I did get a house and it was the best feeling in the world to be able to have a home for my family.
The bits people don’t appreciate…
I’ve seen a lot of mothers lately saying things like, sure he doesn’t help I might as well be a single mother. Or people who have spouses working away saying that they are like single mothers.
I appreciate when you do all the hard work that you may think it’s the same thing but the one aspect of being a single mother that people don’t
realise is that sometimes, in some cases, you not only have no physical help but you may have somebody actively working against you. Waiting and watching for you to drop the ball. It can be very draining feeling animosity continuously.
Negativity, prejudices and assumptions…
A common question I get asked is if all three have the same father? This just proves to me that the stereotype of the single mother who pops out kids to get houses is alive and well. I can’t say that I have had it aimed directly at me but I do feel it when you see things in social media about single mothers. Why did you have so many children if you couldn’t afford to support them? I had my life planned out. I was being supported to rear my children and things just went wrong.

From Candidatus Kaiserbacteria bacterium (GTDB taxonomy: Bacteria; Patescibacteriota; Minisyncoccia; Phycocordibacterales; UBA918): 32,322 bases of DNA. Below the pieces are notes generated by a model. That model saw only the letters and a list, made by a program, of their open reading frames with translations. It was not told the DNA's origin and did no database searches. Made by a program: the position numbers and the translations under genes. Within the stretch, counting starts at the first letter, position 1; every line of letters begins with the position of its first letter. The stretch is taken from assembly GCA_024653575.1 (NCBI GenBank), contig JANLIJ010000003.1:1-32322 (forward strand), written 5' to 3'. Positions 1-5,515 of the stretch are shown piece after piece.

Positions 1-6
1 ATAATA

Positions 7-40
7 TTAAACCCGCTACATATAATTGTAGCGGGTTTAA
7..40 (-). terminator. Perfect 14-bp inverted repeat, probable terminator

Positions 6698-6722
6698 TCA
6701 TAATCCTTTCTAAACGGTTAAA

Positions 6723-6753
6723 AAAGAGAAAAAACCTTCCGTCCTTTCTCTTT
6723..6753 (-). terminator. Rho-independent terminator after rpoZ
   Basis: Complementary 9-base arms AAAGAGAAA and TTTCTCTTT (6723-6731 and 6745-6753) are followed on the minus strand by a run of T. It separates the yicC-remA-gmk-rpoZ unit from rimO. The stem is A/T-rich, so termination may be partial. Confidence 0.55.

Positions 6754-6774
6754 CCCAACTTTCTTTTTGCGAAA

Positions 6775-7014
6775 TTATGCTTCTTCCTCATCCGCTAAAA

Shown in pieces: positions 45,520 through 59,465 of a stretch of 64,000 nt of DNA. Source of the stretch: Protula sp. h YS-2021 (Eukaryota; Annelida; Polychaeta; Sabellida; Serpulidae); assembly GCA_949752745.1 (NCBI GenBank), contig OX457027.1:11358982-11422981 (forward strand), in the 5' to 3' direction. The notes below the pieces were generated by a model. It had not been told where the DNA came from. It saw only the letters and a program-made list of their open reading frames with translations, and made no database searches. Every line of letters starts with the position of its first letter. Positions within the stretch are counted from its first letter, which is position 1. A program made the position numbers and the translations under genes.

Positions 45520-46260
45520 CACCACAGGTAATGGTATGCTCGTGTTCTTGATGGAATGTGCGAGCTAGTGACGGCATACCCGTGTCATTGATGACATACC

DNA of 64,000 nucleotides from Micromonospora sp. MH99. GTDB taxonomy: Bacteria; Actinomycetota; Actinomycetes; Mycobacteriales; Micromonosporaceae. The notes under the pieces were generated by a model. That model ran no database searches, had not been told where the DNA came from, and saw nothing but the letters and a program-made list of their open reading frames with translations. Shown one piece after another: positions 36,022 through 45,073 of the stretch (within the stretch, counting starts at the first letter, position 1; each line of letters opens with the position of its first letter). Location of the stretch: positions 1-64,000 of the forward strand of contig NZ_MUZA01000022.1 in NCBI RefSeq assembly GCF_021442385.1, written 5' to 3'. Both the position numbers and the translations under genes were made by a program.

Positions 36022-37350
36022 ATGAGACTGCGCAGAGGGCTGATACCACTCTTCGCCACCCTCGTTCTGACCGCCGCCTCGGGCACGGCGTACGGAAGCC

The last thing I thought I was ever going to be was a single mother of three children. I do feel the need sometimes do fight against the stereotype which is just ridiculous. It’s just more pressure I put on myself.
My support network…